Editor’s Note: This is a guest post from Corey Allan of Simple Marriage.
Tell me if you’re anything like me … I go through times where there’s an unsettling feeling in my gut.
The sorry thing is, when this happens, I usually can’t put my finger on anything particular that causes it.
It’s simply a feeling of discontent or restlessness. It’s not overwhelming or a feeling of doom, and it’s not the insane amount of crappy food I ate while on vacation. It’s simply a nagging feeling that something’s just off or not aligning right.
Do you experience this too?
My last major bout with this feeling was during the holidays last year. The good thing – after the holidays, I was finally able to place my finger on the cause.
I took my kids out to spend some of their Christmas money from grandma and I made the mistake of taking them to the toy abyss that is Toys R Us.
While their eyes lit up at all the choices before them and their pockets heated up from the money burning to get out, what stood out to me was all the other people franticly moving about the store.
Standing in the isles of mountains of toys, the nagging feeling in my gut became clear. I was surrounded by a never ending environment aimed at consuming, while living in a world that teaches scarcity.
The trouble with scarcity is that you operate under the principle that resources are limited and that we can never truly have enough. It’s like we’d better work as hard as we can to ensure that we don’t lose out to someone else – and we better work to get all we can from those around us.
Unfortunately, this is the default mode of operation for many. And if we’re not careful, this spills over into our expectation of marriage and relationships. Marriage becomes all about what will make me happy or what my spouse can provide in order to “complete me.”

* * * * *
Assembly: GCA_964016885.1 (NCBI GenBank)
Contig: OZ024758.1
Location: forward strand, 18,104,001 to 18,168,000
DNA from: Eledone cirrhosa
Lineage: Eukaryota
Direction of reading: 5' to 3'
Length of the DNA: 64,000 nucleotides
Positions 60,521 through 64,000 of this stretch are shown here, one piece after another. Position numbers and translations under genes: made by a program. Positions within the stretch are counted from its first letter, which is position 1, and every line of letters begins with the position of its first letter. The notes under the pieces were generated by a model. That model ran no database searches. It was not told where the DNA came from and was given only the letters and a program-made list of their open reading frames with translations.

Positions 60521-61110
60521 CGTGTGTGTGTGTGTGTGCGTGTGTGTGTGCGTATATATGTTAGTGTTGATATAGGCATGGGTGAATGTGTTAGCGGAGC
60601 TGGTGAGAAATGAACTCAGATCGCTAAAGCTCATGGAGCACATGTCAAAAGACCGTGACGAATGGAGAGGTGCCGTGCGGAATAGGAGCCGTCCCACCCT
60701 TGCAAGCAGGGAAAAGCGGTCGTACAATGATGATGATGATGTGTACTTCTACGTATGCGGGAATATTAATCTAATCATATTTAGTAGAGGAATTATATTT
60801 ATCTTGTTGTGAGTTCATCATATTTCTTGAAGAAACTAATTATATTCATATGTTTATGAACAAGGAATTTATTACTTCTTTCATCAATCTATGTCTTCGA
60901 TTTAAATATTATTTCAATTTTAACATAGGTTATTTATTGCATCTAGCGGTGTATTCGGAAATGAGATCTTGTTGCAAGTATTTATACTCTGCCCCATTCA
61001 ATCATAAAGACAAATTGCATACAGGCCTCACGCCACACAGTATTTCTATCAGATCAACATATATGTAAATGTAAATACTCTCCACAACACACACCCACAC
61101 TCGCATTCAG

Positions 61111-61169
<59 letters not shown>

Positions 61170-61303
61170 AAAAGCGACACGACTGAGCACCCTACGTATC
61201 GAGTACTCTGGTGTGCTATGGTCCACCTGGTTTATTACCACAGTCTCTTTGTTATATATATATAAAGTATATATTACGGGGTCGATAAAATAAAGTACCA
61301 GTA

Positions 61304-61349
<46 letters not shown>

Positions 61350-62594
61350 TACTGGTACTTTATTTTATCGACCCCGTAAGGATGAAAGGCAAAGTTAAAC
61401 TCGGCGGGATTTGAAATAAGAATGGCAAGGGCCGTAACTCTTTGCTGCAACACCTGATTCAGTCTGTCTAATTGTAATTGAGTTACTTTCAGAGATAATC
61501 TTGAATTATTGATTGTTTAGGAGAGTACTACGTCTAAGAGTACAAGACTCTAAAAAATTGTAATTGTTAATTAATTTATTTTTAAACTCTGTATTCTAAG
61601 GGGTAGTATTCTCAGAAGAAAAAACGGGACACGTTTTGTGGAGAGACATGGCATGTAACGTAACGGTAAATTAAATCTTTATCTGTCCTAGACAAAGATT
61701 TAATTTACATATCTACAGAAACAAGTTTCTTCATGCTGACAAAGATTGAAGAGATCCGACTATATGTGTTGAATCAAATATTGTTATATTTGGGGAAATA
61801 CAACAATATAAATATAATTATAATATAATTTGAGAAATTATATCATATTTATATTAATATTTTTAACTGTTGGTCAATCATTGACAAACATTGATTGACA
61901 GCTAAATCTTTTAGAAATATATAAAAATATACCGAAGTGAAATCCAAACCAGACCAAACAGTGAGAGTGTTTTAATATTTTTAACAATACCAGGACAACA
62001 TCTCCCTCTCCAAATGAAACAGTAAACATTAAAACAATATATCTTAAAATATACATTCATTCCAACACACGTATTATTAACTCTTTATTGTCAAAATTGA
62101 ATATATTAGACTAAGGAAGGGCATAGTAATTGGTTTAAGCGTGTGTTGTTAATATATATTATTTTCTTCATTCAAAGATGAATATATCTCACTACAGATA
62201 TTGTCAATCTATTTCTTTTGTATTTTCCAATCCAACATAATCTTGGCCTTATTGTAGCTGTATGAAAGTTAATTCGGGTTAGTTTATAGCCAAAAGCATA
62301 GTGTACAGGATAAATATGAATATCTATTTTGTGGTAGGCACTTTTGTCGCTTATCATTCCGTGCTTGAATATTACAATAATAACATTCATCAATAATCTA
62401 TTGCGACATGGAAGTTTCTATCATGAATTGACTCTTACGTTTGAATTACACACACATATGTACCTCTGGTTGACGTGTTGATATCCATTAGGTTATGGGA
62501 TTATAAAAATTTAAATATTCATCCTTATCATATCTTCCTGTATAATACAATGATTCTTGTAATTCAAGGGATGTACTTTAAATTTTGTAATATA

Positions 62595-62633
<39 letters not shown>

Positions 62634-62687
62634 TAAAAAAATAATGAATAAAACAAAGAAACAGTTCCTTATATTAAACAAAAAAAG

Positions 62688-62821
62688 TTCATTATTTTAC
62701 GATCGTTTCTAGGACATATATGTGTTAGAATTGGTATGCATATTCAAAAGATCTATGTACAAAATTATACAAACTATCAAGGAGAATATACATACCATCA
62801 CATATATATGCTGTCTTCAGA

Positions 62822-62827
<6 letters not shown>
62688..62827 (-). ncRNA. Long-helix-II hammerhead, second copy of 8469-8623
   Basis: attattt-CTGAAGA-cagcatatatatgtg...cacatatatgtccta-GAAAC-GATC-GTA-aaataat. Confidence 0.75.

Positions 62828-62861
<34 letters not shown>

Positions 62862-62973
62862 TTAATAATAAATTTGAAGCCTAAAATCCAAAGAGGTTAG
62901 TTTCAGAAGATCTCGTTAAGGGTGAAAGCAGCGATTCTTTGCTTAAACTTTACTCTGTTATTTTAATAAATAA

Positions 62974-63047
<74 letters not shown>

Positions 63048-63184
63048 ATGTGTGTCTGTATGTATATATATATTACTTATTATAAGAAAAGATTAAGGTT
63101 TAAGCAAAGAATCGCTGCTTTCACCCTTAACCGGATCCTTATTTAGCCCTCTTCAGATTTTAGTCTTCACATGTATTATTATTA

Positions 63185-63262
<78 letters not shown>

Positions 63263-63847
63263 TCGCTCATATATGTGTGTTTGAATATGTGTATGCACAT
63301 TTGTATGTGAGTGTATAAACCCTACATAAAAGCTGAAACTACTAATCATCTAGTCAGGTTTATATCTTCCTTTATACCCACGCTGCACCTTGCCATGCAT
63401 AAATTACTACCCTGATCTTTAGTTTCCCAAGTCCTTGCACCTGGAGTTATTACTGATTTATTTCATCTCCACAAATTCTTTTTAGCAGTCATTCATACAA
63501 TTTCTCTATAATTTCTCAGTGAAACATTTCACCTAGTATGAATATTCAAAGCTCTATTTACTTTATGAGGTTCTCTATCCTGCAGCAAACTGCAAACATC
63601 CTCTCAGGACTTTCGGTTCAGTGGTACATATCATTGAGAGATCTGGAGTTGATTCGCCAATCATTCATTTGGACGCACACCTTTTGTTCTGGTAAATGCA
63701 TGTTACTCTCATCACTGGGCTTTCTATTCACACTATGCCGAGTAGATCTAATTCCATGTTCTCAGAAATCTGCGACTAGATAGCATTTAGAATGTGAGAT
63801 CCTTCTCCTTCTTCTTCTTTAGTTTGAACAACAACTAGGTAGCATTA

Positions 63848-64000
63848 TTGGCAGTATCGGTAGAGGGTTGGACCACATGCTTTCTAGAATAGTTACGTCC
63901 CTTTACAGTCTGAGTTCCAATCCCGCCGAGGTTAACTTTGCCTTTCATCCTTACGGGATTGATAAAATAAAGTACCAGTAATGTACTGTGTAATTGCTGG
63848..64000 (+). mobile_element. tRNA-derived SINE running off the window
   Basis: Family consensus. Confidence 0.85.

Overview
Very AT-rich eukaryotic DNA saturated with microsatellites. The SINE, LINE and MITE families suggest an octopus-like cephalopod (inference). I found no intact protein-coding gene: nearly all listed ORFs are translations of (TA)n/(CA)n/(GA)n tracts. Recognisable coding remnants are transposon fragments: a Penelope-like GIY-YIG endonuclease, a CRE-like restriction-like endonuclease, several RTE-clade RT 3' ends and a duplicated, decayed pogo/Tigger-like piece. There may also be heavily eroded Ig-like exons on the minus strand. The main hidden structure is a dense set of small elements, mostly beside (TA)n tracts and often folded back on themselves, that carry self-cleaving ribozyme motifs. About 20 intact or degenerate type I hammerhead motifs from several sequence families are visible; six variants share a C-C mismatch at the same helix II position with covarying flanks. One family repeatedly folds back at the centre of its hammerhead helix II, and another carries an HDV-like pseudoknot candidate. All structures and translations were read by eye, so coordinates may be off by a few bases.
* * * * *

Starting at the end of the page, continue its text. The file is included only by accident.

The problem with this … no person can complete you or make you happy. There may be moments where you experience this – but they’re fleeting moments at best. The challenge is to be self-aware, change the way you view things, and grow up.
The first step is to adopt an idea of enoughness. How much do you really need to a) meet your basic needs, and b) do the things you enjoy?
Have you ever struggled with enoughness? Or on the flip side, have you experienced the satisfaction of enough? The pure, simple pleasure of having all you need and the sweet sense of contentment?
Know this … When you learn how to be content, you increase your capacity to enjoy.
To the naked, untrained eye, it appears that more consumption would increase contentment, but this is not the case at all. The real answer lies in the idea of enoughness; adequate provisions to live in modest comfort.
All we need is … enough.
Living with this idea of enoughness means you are consuming to meet your basic needs without limiting your capacity to enjoy. Your capacity for enjoyment can grow at all times.
One of the best ways to increase your capacity for enjoyment is through the act of creating. Whenever you make something, write something, build something, or imagine a new idea, you add value to the world.
This also applies to improving your marriage. Think of it this way, when you grow up and become better, your relationship gets better. And as you create more, you perfect your craftsmanship, further increasing your capacity to enjoy!
Both you, and I, and the world, are better off with enoughness.
So, what can you create to add value to the world?